They then go on to apply these results to Parkinson’s patients.In Parkinson’s patients have deficits in basal ganglia dopamine levels – especially in the NoGO pathway. Medication is L-Dopa which is a dopamine precursor and acts by increasing dopamine in the basal ganglia. They hypothesized, that people with untreated Parkinson’s will be negative learners (less dopamine and less the dip), while those on medication would be positive learners 9more dopamine and more the burst).
To test this idea, we presented people with Parkinson’s disease with the same choose-A/avoid-B learning task once while they were on their regular dose of dopamine medication and another time while off it.8 Consistent with what we predicted, we found that, indeed, patients who were off the medication were relatively impaired at learning to choose the most positive stimulus A, but showed intact or even enhanced learning of avoid-B. Dopamine medication reversed this bias, improving choose-A performance but impairing avoid-B. This discovery supports the idea that medication prevents dopamine dips during negative feedback and impairs learning based on negative feedback
This notion might explain why some medicated Parkinson’s patients develop pathological gambling behaviors, which could result from enhanced learning from gains together with an inability to learn from losses.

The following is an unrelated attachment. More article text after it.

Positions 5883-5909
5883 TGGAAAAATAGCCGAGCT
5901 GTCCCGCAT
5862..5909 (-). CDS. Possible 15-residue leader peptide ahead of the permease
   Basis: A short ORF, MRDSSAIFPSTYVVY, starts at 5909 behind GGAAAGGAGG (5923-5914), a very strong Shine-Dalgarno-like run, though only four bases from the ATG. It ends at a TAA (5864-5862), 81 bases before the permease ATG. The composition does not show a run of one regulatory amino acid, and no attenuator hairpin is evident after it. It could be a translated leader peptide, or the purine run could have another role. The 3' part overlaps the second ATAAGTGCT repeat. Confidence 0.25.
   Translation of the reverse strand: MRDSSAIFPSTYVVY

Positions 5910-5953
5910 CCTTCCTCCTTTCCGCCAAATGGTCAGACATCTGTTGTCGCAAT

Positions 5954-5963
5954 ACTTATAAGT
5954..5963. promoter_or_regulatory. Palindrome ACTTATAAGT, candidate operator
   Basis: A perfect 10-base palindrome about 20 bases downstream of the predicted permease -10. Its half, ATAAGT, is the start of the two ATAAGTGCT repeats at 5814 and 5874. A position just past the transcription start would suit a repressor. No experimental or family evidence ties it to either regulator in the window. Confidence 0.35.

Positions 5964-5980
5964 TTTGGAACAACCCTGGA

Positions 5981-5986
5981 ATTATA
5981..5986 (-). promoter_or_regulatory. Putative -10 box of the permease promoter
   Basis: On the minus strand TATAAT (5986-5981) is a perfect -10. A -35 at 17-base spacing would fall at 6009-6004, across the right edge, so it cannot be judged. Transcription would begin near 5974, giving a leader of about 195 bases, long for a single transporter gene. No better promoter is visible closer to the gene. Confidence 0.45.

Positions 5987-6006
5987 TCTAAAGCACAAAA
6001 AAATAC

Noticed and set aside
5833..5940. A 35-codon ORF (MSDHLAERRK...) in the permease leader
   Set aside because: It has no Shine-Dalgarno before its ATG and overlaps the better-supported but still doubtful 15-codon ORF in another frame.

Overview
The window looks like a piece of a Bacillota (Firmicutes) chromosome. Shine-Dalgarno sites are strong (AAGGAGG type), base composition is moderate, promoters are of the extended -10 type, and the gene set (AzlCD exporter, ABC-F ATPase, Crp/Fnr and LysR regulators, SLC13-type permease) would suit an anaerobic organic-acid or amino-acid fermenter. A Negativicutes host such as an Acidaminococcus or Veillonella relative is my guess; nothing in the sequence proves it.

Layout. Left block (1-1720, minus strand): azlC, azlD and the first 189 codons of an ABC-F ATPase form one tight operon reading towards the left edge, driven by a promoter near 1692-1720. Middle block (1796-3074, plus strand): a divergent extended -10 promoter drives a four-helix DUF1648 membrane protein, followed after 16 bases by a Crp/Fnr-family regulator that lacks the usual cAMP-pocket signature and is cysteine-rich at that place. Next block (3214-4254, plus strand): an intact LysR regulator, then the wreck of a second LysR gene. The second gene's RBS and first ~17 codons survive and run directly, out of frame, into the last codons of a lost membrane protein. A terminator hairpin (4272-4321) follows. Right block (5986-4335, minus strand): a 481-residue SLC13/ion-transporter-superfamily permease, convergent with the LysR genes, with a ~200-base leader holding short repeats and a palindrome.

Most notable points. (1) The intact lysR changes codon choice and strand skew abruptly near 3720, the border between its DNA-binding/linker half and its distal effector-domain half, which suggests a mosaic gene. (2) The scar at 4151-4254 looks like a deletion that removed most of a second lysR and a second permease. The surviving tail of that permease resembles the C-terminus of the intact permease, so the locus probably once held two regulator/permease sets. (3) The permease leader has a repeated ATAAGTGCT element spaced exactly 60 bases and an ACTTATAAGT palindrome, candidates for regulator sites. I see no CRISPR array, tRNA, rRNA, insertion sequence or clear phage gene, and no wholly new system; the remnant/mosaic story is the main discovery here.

The above (gambling in those on dopamine) I have touched earlier also, in relation to psychosis and schizophrenia, where dopamine excess is suspected. In those cases, having a consistently high dopamine level may predispose towards positive behavioral learning and positive cognitive learning. The latter may be the underlying manic loop, whereby only positively rewarded cognitions become salient, leading to a rosy picture of universe. Negatively reinforced cognitions are not registered properly and not learned/ remembered.
They then go on to discuss other implications like in ADHD, wherein the total noise in dopamine neurons may be higher, leading to both lowered positive and negative learning (my conjecture, not author’s) and in addiction.
Overall a very fascinating article indeed.